Invariancy Methods for Points, Curves and Surfaces in Computational Vision
(1996) In University of Lund, Institute of Technology, Department of Mathematics 1996:2. Abstract
 Many issues in computational vision can be understood from the interplay between camera geometry and the structure of images and objects. Typically, the image structure is available and the goal is to reconstruct object structure and camera geometry. This is often difficult due to the complex interdependence between these three entities. The theme of this thesis is to use invariants to solve these and other problems of computational vision. Two types of invariancies are discussed; viewpoint invariance and object invariance.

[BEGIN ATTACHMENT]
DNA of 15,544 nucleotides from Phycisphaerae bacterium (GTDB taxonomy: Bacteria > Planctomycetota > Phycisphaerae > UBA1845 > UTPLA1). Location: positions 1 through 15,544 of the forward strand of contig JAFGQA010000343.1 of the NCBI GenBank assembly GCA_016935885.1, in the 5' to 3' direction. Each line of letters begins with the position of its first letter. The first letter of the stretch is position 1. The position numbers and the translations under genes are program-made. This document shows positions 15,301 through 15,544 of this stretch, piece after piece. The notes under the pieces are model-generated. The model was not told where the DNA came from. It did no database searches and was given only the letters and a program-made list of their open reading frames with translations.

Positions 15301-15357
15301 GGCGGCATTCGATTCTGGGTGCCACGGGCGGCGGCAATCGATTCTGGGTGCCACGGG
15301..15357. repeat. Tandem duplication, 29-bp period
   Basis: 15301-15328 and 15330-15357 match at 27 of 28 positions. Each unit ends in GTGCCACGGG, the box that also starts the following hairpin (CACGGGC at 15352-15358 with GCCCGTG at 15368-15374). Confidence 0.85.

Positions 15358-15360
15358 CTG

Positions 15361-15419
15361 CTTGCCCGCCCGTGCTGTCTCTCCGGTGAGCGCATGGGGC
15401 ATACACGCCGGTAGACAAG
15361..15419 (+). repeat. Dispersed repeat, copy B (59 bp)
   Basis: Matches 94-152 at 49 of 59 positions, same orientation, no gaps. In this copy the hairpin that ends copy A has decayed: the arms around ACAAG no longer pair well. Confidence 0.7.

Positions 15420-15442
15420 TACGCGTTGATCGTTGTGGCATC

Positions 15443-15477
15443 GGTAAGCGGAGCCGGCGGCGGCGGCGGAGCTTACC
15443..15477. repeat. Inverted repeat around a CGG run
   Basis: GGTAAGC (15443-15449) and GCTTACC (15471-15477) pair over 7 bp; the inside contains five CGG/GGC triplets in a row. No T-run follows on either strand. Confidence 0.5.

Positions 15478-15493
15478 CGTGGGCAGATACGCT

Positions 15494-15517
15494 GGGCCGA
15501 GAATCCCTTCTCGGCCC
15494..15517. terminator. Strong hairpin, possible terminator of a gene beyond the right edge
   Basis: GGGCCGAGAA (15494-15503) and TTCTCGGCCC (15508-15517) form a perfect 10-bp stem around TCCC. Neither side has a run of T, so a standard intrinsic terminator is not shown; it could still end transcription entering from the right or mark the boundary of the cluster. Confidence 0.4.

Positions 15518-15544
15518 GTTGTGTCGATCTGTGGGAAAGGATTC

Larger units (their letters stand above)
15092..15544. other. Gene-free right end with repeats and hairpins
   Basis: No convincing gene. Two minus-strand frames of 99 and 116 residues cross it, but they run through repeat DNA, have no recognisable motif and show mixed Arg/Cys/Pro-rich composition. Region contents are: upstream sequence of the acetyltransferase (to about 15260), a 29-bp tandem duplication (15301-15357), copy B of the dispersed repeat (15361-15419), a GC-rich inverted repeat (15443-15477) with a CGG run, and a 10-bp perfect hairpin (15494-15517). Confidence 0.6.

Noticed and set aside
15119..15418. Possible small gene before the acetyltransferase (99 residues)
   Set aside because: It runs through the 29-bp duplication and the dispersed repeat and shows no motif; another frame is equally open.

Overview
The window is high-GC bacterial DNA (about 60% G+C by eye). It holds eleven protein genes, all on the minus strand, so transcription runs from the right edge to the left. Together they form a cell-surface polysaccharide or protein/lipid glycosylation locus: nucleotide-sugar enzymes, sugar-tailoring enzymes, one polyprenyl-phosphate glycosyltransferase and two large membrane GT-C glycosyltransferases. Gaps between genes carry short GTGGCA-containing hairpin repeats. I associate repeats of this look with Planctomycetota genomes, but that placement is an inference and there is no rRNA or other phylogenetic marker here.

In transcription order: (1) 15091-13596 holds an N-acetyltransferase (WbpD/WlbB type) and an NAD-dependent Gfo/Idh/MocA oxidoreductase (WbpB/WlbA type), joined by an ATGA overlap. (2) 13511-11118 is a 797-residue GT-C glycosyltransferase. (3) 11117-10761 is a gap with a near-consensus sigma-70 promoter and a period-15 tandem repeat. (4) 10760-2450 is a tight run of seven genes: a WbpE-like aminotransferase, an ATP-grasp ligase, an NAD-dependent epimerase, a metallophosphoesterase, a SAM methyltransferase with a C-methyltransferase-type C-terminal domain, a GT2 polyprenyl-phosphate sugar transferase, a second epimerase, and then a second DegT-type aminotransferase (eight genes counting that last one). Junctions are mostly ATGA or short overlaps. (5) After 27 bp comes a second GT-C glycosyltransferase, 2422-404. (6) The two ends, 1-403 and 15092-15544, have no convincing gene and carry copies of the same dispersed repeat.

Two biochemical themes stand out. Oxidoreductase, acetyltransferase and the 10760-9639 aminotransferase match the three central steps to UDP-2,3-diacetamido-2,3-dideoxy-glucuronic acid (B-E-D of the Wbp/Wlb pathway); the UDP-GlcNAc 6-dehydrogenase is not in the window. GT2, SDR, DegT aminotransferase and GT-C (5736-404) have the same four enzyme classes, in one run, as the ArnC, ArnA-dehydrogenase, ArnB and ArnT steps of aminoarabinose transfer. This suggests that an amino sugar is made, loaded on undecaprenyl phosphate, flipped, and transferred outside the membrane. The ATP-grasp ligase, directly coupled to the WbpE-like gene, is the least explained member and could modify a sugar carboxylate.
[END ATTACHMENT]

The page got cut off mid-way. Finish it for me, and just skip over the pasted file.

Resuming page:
A viewpoint invariant does not depend on the camera geometry. The classical cross ratio of four collinear points is a typical example. A number of invariants for planar curves are developed and... (More)  Many issues in computational vision can be understood from the interplay between camera geometry and the structure of images and objects. Typically, the image structure is available and the goal is to reconstruct object structure and camera geometry. This is often difficult due to the complex interdependence between these three entities. The theme of this thesis is to use invariants to solve these and other problems of computational vision. Two types of invariancies are discussed; viewpoint invariance and object invariance.